On Becoming an Open Source Person

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Comment for William Grosso’s weblog: On Becoming an Open Source Person:

i agree with you that there are two developer camps. But i define the camps a little differently.  The first side is the propriety world (which includes Microsoft and their .Net, as well as Sun ONE Java).  The other side is the open source world.  The world of the proprietary aims to design and build and control the system from the top down.  They have a firm belief that this makes software better.  The open source developer camp aims to do just the opposite.  To design and build and not at all control the whole system, because we equally have a firm belief that our development environment is the best way to go.  That an environment which is open will likely produce more interesting things than any closed environment ever would.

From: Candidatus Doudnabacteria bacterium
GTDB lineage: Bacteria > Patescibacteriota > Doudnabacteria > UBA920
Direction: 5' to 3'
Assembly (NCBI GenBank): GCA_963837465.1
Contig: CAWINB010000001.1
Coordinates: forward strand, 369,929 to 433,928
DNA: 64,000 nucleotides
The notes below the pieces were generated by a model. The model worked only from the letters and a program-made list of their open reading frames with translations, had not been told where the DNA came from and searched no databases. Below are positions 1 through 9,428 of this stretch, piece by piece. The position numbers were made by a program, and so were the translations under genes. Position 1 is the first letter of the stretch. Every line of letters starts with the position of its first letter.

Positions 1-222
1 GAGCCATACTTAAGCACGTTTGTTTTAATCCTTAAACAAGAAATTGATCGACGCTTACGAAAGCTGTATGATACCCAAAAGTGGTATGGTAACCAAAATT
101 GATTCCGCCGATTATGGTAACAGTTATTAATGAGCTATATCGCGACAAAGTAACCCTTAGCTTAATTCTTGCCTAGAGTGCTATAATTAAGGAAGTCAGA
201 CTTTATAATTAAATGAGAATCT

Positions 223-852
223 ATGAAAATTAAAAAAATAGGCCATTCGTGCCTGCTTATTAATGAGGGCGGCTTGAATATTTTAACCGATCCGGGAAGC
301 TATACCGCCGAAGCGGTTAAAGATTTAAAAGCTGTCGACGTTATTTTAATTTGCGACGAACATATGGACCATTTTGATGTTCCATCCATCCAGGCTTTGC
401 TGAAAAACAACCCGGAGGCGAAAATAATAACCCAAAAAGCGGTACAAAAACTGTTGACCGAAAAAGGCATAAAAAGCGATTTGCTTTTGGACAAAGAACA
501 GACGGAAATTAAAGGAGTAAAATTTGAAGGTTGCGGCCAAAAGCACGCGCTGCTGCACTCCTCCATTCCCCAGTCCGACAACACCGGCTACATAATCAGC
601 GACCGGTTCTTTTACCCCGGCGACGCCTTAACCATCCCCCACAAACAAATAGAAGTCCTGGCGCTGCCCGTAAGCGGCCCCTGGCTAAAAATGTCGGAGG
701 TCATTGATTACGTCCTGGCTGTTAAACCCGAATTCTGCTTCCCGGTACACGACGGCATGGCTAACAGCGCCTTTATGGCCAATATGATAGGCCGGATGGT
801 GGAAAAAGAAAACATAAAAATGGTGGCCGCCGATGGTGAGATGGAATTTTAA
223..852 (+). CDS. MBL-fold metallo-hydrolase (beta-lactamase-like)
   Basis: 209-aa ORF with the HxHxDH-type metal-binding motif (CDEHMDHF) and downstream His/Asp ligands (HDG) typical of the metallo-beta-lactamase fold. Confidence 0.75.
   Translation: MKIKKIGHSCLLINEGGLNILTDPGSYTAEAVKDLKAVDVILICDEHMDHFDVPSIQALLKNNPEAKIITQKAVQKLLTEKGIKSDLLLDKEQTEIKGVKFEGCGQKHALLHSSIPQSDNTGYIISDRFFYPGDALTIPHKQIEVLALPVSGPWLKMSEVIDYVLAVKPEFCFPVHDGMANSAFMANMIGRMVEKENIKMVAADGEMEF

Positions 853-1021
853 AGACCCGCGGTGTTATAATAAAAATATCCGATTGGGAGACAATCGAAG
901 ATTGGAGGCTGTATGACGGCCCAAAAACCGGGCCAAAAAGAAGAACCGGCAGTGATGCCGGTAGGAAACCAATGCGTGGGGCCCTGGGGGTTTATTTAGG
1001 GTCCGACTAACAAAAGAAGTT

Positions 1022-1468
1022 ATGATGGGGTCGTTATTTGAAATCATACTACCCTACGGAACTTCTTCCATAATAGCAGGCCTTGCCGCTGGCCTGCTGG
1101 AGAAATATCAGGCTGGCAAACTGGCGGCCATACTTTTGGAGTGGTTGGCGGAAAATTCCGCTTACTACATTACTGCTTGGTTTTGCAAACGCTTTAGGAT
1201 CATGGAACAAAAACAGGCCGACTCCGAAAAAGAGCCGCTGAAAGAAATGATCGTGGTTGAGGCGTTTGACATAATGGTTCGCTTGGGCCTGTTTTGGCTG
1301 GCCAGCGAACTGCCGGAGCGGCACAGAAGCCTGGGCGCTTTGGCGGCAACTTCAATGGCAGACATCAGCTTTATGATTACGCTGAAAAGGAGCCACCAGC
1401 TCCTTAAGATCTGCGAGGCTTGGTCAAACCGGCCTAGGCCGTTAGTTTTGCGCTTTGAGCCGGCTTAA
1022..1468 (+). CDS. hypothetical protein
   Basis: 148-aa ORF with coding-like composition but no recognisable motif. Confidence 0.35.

i am a php programmer, but like you i spend more time thinking about apache or xml, then php.  i have discovered that the way i approach systems now is to not find the perfect developing environment, but to step further back from the code and see the larger system we are developing.  So for me, .Net and Java miss the point, or perhaps just people like Scott McNealy do.  The best developing environment is the web itself.  Maybe I’m referring to the semantic web or to some far more subtle system, like the strong web communities out there, which seem to build themselves.  But the strange system we are constructing, which is changing constantly, transcends any of these development environments are being sold as software packages.  As I see it, there is no reason for any developer to chose any camp other than the open source one.  It is the strongest model and it will make sure you are never replaced by new technologies replacing the ones you have invested so much time and energy into.  And afterall, isn’t that what defines the religious wars of programming languages?  We all just want to make sure we’re spending our time well, as we continue to learn, which consumes so much of our time as developers.